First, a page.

There are treatments for all patients who have cancer of the urethra; treatment selection depends on the stage and location of the disease and the patient’s age and overall health. Surgery, radiation therapy, and/or chemotherapy may be used.
Surgery is the most common treatment of cancer of the urethra. A doctor may remove the cancer by using one of the following operations:
- • Electrofulguration: In this method, electric current is used to burn away the tumor and the area around it.
- • Laser therapy: This method uses a narrow beam of intense light to kill cancer cells.
- • Cystourethrectomy: The bladder and the urethra are removed.
- • Partial penectomy: This type of surgery removes the part of the penis containing the urethra that has cancer.
- • Total penectomy: Sometimes the entire penis is removed, necessitating plastic surgery to create a new penis.
- • Cystoprostatectomy: The bladder and prostate are removed along with the penis. Lymph nodes in the pelvis may also be removed.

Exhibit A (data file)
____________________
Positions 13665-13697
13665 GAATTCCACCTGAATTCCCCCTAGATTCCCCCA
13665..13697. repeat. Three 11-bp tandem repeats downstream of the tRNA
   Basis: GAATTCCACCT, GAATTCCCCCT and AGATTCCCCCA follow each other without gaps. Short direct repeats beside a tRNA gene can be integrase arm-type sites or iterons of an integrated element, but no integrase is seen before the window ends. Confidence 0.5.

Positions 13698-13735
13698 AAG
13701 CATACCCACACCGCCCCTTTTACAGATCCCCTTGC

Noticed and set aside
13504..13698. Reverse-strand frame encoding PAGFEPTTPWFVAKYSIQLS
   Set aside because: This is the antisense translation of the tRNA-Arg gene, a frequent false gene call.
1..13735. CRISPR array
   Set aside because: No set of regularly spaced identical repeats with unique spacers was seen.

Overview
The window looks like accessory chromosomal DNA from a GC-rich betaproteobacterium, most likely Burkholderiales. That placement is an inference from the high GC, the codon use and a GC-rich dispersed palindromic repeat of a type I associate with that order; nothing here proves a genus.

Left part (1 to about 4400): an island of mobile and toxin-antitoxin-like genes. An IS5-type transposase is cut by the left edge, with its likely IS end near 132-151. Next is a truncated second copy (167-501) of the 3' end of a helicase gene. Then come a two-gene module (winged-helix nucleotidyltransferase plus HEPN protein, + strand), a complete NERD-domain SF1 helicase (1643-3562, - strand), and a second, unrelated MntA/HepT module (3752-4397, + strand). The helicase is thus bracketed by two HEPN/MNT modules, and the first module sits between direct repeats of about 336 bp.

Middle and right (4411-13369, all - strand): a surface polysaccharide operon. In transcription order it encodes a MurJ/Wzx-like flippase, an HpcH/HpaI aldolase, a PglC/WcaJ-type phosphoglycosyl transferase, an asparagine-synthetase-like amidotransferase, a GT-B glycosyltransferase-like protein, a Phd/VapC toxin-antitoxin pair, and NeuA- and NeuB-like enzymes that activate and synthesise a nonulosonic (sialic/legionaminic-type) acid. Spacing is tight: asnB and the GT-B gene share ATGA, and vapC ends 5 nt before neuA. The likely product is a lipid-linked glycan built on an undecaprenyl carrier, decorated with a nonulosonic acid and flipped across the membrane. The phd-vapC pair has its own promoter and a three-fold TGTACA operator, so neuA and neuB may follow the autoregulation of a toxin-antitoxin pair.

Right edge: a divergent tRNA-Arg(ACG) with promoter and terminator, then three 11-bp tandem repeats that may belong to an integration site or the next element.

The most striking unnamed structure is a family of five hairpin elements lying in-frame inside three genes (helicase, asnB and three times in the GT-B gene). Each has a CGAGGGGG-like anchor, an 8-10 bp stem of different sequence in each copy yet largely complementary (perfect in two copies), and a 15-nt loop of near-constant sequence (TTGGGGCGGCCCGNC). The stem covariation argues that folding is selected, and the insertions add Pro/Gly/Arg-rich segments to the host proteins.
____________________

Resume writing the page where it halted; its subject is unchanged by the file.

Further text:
If the urethra is removed, the doctor fashions a new means for the urine to pass from the body; if the bladder is removed, a new mechanism to store and pass urine must be devised. Sometimes part of the small intestine can be used to make a tube through which urine can pass out of the body through an opening (stoma) on the outside of the body. (This is sometimes called an ostomy or urostomy.)
Urethral cancer and invasive bladder cancer
Because people who have bladder cancer sometimes also have cancer of the urethra, the urethra may be removed when the bladder is. If the urethra is not removed during surgery for bladder cancer, the doctor may follow the patient’s condition closely in order to begin treatment if cancer of the urethra develops.
Radiation therapy may combined with surgery in advanced urethral cancer or may be the primary treatment of early urethral cancer that has not spread. Radiation can be applied by using external sources or by surgically implanting radioactive seeds or pellets (brachytherapy) to destroy cancer cells. External radiation and brachytherapy are sometimes used together. External beam radiation usually entails treatment five days a week for about six weeks. Brachytherapy involves surgical implantation of the seeds, which become inactive over time and remain in place.